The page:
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Satellite data shows rise in tiger population

US: If a study published in Science Advances journal to be believed, then the endangered tiger species could double up in numbers in coming years. The study also suggested that the animal may be on course for recovering.

For the study, researchers collected data of tiger habitats in 13 countries using satellite imagery. They measured how much decline wild tiger populations saw in more than a decade from 2001 to 2014.  The study furbishes that the loss of tiger habitat was far less than previously thought.

In their study, researchers have also found a way that can help other endangered species as well in the recovering process. “After St. Petersburg, a group of scientists asked whether this idea of doubling the wild tiger population was even possible”, said Anup Joshi, a researcher at the University of Minnesota and lead author of the study.

In 2010, at the International Tiger Conservation Forum in Russia, a number of countries and conservation groups pledged to take necessary steps to double the world tiger population. And therefore, a list was prepared of about 76 tiger conservation landscapes that require observation every 24 months.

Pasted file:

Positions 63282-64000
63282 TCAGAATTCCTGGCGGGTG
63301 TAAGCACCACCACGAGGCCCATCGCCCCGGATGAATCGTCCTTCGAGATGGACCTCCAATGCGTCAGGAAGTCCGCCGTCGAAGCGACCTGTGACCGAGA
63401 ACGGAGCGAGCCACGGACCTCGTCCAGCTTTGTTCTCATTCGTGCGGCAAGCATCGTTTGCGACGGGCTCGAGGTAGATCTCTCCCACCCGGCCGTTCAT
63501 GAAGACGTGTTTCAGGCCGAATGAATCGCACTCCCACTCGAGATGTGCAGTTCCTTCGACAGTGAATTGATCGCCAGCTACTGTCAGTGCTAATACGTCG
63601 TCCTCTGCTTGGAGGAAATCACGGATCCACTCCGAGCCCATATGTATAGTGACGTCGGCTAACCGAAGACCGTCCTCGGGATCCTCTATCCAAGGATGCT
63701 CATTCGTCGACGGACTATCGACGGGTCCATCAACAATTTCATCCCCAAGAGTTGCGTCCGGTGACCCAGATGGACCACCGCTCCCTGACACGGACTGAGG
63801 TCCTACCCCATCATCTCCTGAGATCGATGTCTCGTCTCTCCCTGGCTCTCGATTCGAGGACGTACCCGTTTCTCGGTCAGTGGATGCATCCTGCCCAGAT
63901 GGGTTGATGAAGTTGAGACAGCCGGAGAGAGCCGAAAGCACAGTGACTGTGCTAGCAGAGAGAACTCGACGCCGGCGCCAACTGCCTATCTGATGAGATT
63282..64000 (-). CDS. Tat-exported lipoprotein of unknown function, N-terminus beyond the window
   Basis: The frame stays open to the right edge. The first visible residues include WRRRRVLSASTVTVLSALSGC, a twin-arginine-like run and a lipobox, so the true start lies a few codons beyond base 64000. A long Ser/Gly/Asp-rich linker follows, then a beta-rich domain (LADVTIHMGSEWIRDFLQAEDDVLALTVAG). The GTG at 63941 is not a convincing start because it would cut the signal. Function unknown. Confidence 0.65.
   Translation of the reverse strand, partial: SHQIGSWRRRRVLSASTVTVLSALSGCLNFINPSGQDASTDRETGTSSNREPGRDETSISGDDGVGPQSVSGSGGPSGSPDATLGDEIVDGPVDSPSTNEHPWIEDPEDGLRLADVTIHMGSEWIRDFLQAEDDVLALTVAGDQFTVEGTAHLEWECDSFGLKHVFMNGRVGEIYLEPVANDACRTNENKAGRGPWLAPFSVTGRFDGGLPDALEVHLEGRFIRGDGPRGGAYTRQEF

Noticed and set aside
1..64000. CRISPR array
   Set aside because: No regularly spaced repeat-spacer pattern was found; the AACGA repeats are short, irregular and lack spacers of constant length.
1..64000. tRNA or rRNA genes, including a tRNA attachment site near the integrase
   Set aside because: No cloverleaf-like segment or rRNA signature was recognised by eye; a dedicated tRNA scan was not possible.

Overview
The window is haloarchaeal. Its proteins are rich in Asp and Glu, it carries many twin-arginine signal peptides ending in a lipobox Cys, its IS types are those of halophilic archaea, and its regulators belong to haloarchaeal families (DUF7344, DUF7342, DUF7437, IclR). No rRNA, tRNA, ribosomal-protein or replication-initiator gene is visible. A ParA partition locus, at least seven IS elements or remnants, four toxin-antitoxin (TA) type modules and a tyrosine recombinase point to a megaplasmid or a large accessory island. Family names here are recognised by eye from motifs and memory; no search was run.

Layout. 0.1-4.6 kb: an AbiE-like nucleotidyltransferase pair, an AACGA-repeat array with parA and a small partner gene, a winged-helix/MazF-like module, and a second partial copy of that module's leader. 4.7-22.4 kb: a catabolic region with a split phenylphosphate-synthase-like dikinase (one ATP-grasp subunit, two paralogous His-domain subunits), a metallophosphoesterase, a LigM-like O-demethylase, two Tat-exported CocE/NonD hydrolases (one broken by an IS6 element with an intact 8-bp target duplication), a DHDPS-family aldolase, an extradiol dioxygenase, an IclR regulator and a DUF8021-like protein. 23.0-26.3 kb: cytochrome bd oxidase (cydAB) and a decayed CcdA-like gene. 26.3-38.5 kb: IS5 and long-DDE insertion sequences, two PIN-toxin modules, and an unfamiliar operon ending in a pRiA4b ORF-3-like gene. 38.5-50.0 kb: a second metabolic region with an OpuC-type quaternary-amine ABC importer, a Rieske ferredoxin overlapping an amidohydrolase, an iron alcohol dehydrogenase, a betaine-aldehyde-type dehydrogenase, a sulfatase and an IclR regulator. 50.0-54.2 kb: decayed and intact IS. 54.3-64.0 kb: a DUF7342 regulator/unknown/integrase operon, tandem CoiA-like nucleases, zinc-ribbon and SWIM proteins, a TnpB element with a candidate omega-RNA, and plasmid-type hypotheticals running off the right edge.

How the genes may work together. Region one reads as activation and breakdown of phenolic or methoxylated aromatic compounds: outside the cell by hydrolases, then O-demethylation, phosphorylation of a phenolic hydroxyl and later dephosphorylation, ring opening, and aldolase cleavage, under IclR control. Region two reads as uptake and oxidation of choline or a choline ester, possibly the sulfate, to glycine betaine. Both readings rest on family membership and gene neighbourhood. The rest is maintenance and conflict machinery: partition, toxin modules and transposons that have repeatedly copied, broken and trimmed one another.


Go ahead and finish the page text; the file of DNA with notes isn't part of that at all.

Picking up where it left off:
What came as a miracle is that more than two dozens of those landscapes were found crucial ones. But the biggest confusion was how to keep a constant watch on those places. According to Mr. Joshi, only and the best way to cover these huge areas across the globe was through remote sensing.

While monitoring these regions, it is important to keep in mind that most of the places are in developing countries that have limited resources, said Mr. Joshi. To make things easy, the study researchers used data collected by NASA satellites and Google Earth. During the study, just 7.7% tiger range was lost to conversion, as per Mr. Joshi.

Source: NHV.US